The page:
In the reporting period, dissatisfaction with the tax campaign is still widespread. The remaining 10‐15% of the tax in all almost all provinces is mostly not surrendered by the poor. In a number of districts, an almost complete cessation of tax receipts is noted due to the depletion of the economic resources of the low‐powered peasantry. The late provision of discounts, and in some places their provision for nepotism to people close to the lower co‐apparatus causes especially strong dissatisfaction. Regret is noted about the timely payment of the tax, since those who did not pass it receive a discount. In addition, the discontent is caused by the fact that tax overpayments are returned in money at a time when the price of bread has risen 3 times. In Oryol Gubernia, for example, peasants indicate that for an overpayment of 4 rubles. before it was possible to buy 4 pounds of bread, but now only one and a half. In some places, overpayments of tax are difficult to obtain due to the red tape in financial institutions. Characteristic in this connection is the speech of a peasant of the Irkutsk province: ʺAt first the Soviet government is shouting that it is necessary to collect so much tax, otherwise we will be lost, and now it is slowing down ‐ it is evident that the peasant is frightened.ʺ In a number of provinces, especially in the Volga region, especially strong dissatisfaction is caused by the simultaneous collection of semesters for a number of past years (in Tatarstan, for example, from 1921, in Bashkiria ‐ from 1923, the same in Kyrgyzstan and a number of other provinces), while dissatisfaction is expressed with the fact that the semssud should be returned in money and, thus, you have to pay several times more. and now it slows down ‐ it is evident that the peasant was frightened. ʺ In a number of provinces, especially in the Volga region, especially strong dissatisfaction is caused by the simultaneous collection of semesters for a number of past years (in Tatarstan, for example, since 1921, in Bashkiria ‐ since 1923, the same in Kyrgyzstan and a number of other provinces), while dissatisfaction is expressed with the fact that the semssud should be returned in money and, thus, you have to pay several times more.
Wish for a new tax. Most of the peasantsʹ speeches on Soviet construction are connected with the question of taxes. Everywhere it is pointed out that taxing livestock is inadmissible, which makes it impossible to develop animal husbandry. There is a proposal to tax only arable land, not to tax manor land and gardens, to increase indirect taxation and monopolies (in particular, wine), to levy a tax throughout the year and to inform the peasantry in advance of the amount of tax. There are a number of speeches about shifting part of the tax to workers and employees who receive a salary of 15 rubles. Well‐to‐do kulaks speak out against any privileges for ʺidlersʺ, that is, the poor.
Consequences of crop failure
Hunger growth. Materials for the reporting period indicate a significant increase in hunger and the spread of groups of peasants who feed on surrogates. In the Voronezh province. in some places not only the poor, but also the strong middle peasants switched to surrogates (Repyevsky district); in the province there is a loss of cattle from lack of food. In the Saratov province. about 300,000 people go hungry. In the Tsaritsyn province. the population switched from eating bread with an admixture of sifted husk and other harmless substitutes to acorns, roots and other substitutes extremely harmful in their consequences. Across the Donetsk lips. in some places there is a shortage of surrogates, reaching 40‐50%. In Rossosh district Voronezh province. there are up to 20,000 peasants with absolutely no food. In the Tambov province. (Kozlovsky and Borisoglebsky districts) in a number of volosts there is a lack of surrogates, in Uvarov parish. 3,000 peasants are in this position, and in the village. The starving Mordovka eat the fallen cattle. Many swelling from hunger has been reported in the NonRepublic. In the Stavropol district in one with. Kalinovsky has 200 people swollen. In the Salsk district, there was an attempt to commit suicide due to hunger.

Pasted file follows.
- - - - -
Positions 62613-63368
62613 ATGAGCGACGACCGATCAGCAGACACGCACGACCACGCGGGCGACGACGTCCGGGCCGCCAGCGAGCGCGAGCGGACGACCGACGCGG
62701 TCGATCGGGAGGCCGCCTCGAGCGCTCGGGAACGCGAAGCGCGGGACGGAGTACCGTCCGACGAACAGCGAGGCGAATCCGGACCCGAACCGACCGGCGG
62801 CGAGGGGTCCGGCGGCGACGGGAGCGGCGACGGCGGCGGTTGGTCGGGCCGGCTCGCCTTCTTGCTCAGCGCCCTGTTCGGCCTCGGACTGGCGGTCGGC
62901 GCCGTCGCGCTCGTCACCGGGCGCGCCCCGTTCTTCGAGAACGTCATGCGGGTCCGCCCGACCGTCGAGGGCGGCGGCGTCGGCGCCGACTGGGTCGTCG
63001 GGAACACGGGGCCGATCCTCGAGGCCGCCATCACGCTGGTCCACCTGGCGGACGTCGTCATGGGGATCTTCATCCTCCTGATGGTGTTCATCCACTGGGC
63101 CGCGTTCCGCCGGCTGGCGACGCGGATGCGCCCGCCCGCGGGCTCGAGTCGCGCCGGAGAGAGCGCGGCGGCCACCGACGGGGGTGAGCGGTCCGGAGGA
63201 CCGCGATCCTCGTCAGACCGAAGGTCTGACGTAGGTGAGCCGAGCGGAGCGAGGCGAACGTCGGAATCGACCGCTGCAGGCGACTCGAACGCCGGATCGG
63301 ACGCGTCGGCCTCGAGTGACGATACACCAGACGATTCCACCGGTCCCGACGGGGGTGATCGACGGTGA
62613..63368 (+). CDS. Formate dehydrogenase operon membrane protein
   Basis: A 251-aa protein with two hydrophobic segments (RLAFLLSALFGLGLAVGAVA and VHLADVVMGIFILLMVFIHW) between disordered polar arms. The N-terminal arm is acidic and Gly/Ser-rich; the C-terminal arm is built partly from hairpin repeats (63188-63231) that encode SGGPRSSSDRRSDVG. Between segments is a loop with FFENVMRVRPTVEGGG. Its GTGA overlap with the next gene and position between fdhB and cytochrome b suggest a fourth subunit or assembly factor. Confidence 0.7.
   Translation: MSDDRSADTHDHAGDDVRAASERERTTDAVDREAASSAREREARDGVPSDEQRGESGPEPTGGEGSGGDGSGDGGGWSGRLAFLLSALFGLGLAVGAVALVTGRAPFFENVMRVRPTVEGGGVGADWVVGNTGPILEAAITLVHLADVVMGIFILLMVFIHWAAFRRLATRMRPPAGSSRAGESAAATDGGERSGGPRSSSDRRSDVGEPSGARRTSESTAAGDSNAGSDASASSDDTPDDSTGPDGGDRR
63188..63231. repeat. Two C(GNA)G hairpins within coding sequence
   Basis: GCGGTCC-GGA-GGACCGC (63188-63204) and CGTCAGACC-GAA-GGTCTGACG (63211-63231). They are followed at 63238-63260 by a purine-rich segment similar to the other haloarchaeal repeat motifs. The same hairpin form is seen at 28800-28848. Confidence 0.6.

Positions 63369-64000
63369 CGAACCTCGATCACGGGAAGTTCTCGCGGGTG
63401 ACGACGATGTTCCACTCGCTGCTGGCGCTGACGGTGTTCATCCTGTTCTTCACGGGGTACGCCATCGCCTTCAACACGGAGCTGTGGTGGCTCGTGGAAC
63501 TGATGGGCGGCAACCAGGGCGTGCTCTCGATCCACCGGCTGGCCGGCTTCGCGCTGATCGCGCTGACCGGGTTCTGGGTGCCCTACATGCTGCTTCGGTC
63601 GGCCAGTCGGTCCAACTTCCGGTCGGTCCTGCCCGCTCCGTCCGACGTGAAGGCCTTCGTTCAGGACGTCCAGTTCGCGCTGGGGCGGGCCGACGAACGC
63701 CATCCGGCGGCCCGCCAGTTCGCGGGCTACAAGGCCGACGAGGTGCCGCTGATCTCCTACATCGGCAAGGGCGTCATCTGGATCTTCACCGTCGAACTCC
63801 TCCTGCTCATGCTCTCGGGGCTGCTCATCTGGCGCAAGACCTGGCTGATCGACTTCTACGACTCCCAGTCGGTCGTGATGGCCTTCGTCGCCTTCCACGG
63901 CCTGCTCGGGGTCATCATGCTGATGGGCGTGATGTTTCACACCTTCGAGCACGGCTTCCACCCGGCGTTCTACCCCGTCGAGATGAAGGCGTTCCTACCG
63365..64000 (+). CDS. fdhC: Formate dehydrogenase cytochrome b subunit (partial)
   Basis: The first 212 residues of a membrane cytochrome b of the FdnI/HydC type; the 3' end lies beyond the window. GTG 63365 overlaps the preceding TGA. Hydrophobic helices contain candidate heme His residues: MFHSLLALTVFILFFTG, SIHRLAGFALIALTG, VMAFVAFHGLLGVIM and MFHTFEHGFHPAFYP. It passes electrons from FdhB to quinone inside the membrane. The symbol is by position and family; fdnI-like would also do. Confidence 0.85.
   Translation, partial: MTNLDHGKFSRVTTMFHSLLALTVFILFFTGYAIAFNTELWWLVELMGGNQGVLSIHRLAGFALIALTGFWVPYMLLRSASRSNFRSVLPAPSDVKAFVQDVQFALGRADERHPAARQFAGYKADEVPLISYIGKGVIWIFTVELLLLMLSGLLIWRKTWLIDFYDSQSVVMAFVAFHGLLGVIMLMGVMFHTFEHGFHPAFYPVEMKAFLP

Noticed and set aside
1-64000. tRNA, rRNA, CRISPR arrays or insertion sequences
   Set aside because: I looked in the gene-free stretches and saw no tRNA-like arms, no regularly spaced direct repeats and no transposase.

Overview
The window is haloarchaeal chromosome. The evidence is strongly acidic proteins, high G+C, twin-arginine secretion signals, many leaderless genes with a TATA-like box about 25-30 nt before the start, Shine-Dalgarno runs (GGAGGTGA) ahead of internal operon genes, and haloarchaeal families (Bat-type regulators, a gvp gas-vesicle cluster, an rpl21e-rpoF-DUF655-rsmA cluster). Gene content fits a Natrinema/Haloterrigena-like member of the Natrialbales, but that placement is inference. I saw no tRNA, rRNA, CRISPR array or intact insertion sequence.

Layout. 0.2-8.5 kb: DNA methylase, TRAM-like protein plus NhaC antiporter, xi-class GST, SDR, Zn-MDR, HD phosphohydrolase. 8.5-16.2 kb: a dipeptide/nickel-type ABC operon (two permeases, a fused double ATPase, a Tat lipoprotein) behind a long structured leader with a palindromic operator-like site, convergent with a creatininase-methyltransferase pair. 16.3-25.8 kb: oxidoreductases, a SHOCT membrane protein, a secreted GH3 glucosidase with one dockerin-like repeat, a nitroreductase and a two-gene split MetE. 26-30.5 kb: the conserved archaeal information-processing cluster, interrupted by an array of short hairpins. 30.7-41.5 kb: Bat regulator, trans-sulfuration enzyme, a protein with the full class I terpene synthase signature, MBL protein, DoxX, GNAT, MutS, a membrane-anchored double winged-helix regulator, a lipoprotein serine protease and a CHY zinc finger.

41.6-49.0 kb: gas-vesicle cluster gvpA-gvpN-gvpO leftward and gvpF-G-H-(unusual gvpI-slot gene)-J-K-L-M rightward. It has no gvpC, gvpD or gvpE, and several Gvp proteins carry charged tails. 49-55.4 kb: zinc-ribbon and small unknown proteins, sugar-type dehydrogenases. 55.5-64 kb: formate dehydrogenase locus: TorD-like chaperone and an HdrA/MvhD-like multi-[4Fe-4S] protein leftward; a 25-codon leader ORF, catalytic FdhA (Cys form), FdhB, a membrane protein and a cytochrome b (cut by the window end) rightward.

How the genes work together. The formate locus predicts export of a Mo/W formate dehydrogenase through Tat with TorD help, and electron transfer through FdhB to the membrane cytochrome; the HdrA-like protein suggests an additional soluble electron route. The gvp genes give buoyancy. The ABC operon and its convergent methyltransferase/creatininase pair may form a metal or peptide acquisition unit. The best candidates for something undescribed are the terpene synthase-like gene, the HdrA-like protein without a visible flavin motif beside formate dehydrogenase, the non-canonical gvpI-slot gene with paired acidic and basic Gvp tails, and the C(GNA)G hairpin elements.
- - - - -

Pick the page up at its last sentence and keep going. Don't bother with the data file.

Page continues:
Increased stratification due to hunger. In all areas of crop failure, the poor sold off live and dead implements and grain reserves, up to seeds, for next to nothing. At present, the sale by the poor of their allotments and winter crops is widespread. The fists are buying it all for a song. In the Nemrespublika, in one of the villages, a kulak bought up one tithe of melons and gourds for 2 poods of potatoes; in with. Spassky, Tambov province. the poor man sold a 7‐shower allotment for a pood of flour. In Kozlovsky and Borisoglebsky u. there have been many cases of sale of winter crops. In parallel with this, the sale of property by the poor is taking place due to the liquidation of farms in order to relocate to Siberia, the North Caucasus and other regions (the middle peasants are also moving). In Kozlovsky u. Tambov lips. several thousand peasants are going to move to Siberia. 50 families left one village, having sold everything for next to nothing; from Gorel parish. 2560 people are going to resettle. In the Penza lips. there is a spontaneous resettlement to Siberia and the Kuban, in two volosts of the Chembarsky u. hundreds of peasants have left and there are about
10,000 who want to leave. The urge to resettlement is noted in the Oryol, Tula, Odessa, Yekaterinoslav provinces and the Nemrespublika, and everywhere the movement is spontaneous and cannot be counted.